Medical record

If you have received medical treatment and believe that your doctor or other care provider made a mistake that harmed you, you might be thinking about filing a medical malpractice claim. As medical malpractice attorneys who represent patients, one question we often get is, “Do I have to have a copy of my medical records before I can talk to a medical malpractice lawyer?”

The short answer is: no, you do not have to have your medical records in hand before you talk to a lawyer about your potential claim. If you happen to have any of your records, of course, they might be helpful to the attorney in evaluating whether you have a case. But given the fact that you have only a limited amount of time in which to file a claim, it makes sense to speak to an attorney as soon as possible, records or no records.

That said, it’s also a good idea to request a complete copy of your medical record before actually filing a claim for medical malpractice. In this blog post, we’ll talk about why.

What is in Medical Records?

Depending on the type of medical provider, your medical records may contain many different documents and types of information, including:

  • Medical history: When you first started working with a doctor or hospital, your provider asked you a series of questions (often on a form or questionnaire) regarding your personal medical history and possibly that of your family. That information is used to guide doctors in making diagnoses and treatment decisions; for instance, if you have a strong family history of colon cancer, your doctor might call for more aggressive screening for you, especially if you report symptoms consistent with the disease.
  • Presenting complaints: Your medical record should indicate the reasons you contacted your provider for care, including any symptoms you reported.
  • Reports of physical examinations: Your medical record also includes documentation of any physical examinations your provider performed on you, including any signs of disease.
  • Laboratory, imaging, and other test results: your doctor may have ordered a number of tests (such as blood tests, X-rays, and other imaging) for you based on your complaints, medical history, and their own observations. Those tests are important in determining what conditions you may have and how they should be treated. Failing to order tests that are called for, failing to properly interpret results, or failing to notify you of results may all constitute medical malpractice.
  • Surgical records: If you have had surgery, the details of what was done and any unusual events that arose during the surgery should be recorded.
  • Prescription records: Your medical records should contain a list of your current prescriptions, including any medicines you were prescribed during a hospital stay or upon your discharge from the hospital.
  • Vital signs such as heart rate, respiration, and blood pressure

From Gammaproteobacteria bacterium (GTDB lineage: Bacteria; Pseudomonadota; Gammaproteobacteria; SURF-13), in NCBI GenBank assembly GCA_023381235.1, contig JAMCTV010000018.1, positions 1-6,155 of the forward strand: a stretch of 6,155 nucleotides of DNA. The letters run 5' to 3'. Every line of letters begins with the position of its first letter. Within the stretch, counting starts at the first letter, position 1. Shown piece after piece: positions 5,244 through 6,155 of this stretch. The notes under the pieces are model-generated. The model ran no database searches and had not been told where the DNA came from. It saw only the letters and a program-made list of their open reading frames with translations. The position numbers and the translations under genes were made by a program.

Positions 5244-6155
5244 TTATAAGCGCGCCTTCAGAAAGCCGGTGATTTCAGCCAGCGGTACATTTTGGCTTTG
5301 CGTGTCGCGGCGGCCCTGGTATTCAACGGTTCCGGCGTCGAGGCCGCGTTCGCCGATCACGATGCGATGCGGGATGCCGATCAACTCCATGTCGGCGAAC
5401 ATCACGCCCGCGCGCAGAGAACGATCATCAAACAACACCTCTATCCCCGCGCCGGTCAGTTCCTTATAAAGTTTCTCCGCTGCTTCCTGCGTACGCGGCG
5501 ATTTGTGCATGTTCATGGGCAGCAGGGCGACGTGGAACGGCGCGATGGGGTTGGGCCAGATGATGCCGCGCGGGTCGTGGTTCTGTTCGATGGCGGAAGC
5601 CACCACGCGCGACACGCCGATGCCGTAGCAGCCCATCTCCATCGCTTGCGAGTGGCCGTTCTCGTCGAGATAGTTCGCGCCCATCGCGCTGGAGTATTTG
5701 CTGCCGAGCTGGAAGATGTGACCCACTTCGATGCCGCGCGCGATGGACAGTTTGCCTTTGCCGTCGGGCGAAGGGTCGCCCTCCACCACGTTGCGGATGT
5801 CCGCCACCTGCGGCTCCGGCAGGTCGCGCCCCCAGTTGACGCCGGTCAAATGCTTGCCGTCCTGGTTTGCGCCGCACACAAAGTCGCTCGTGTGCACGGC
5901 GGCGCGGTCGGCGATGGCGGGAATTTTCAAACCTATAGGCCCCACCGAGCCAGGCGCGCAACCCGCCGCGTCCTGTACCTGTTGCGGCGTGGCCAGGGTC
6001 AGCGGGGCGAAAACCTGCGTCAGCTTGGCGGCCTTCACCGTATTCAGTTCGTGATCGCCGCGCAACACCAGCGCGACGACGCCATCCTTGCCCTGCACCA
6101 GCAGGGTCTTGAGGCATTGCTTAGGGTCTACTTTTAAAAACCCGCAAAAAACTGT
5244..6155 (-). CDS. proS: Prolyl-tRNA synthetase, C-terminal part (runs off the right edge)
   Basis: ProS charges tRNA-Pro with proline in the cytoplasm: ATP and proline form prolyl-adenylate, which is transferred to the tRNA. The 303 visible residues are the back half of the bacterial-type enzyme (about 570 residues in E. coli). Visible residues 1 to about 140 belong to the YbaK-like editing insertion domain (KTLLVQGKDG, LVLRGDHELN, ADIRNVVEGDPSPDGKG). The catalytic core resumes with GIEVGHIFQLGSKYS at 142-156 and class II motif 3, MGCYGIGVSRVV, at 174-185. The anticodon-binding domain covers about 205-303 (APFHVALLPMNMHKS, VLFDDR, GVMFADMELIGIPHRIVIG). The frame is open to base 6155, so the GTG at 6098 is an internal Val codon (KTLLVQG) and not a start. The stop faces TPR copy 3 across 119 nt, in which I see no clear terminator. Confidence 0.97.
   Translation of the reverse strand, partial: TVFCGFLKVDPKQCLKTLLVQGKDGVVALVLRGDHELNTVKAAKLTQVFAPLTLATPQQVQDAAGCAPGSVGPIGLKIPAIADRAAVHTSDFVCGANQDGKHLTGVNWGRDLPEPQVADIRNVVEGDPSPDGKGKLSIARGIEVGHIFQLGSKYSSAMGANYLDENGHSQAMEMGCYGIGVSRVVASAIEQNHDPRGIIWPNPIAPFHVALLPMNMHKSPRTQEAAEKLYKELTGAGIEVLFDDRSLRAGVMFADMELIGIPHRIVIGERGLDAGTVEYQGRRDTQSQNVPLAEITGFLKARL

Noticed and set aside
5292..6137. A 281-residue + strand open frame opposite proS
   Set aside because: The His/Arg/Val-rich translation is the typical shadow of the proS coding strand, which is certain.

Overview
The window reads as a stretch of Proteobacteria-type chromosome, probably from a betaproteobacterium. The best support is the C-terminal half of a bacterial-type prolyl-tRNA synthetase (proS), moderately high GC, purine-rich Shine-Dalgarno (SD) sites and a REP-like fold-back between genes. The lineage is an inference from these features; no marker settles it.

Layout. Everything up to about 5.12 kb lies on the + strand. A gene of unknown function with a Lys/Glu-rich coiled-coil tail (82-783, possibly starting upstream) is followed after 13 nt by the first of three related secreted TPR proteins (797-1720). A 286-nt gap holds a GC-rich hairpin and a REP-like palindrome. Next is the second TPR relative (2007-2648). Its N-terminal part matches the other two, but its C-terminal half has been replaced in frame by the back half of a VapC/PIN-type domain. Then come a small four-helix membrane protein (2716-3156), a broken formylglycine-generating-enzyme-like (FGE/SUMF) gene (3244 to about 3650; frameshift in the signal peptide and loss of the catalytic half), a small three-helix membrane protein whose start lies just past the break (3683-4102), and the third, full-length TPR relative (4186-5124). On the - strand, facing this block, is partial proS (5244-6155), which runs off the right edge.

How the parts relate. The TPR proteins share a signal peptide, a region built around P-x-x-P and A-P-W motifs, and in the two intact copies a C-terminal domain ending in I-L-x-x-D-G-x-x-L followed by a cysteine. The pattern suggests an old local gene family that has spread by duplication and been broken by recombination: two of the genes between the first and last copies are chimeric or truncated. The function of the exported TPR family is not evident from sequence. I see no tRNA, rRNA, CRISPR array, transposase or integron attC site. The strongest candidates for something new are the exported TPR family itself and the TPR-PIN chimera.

• Clinical notes: Doctors and nurses include their observations and other notes in your medical chart, as well as notes regarding treatments administered and your response to treatment.
  • Consultation reports: If your provider consulted with a specialist regarding your diagnosis or treatment, a report of the communications should be in your medical record.
  • Discharge instructions: whether you were in the hospital or at an office visit, it’s likely your provider gave you instructions for follow-up care.

These are only some of the many components of your medical records, and some of the many places that clues about potential medical malpractice could be hiding.

Requesting Medical Records Ahead of a Medical Malpractice Case

Asking for your medical records before filing a malpractice claim is important for a number of reasons. As mentioned above, the more information your medical malpractice attorney has, and the sooner he or she has it, the better.

But there are other reasons as well. If you wait until after your case is filed, the provider may “slow walk” your request, taking the maximum allowable time to provide you with the requested documents. Although they are not supposed to do so, there also exists the possibility that an unscrupulous provider could alter records after the fact to try to conceal evidence of medical malpractice. Asking for your records before filing a claim could reduce the chances of your provider doing something unethical.

You have a right to your own medical record. To expedite the process, make your request in writing (via e-mail is acceptable) and be specific, including your date of birth and/or medical record number, and the dates of your treatment. If there is any specific information you want, be sure to identify it. You can ask for just a portion of your record, or the entire record. You also generally have a right to receive your medical record in the format you request (such as printed or digital), so if you have a preference, specify that as well.

Your provider should respond to you within 30 days, but while you are waiting, remember that you may already have access to a portion of your medical record. You might have printed visit summaries or discharge instructions from prior visits, and you may be able to access part of your record online through a patient portal such as “MyChart.”

To learn more about the importance of your medical records and how to request documents from your medical provider, contact The Fraser Law Firm P.C. to schedule a consultation.